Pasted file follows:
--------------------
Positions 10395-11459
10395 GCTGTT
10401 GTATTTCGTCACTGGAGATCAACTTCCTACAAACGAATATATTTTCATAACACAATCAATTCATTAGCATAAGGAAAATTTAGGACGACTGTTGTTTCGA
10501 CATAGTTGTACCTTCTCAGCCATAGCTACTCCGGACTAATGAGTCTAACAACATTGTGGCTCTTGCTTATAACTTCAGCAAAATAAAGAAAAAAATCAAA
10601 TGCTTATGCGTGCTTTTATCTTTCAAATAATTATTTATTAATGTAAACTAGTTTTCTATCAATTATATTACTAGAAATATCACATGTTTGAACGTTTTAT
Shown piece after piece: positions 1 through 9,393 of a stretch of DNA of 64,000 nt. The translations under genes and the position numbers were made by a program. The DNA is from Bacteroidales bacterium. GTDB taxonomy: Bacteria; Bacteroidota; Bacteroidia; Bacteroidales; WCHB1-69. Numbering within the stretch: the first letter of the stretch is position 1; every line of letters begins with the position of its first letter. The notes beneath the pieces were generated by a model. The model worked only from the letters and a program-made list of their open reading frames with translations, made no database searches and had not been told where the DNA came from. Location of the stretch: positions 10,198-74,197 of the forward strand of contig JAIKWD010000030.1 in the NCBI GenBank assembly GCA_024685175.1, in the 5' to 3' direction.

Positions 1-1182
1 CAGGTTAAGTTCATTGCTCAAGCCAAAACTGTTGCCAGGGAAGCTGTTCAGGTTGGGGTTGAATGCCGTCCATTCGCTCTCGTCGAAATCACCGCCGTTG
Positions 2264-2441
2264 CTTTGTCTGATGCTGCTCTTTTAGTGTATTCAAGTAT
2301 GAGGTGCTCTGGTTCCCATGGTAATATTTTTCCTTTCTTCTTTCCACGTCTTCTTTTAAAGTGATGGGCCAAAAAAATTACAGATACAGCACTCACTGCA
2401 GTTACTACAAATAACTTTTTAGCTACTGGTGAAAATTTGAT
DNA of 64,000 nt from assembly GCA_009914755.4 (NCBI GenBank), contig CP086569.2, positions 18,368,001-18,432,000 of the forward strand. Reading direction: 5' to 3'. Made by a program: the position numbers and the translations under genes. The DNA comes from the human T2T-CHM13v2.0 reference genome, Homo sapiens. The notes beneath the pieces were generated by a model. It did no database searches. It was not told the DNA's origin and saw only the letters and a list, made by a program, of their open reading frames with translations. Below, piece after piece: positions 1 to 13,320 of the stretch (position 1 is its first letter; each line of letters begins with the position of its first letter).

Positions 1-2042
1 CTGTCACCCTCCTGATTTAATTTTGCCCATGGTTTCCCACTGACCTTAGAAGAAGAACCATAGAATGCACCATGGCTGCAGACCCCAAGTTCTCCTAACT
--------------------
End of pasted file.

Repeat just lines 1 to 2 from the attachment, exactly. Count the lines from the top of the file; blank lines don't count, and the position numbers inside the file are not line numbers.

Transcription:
Positions 10395-11459
10395 GCTGTT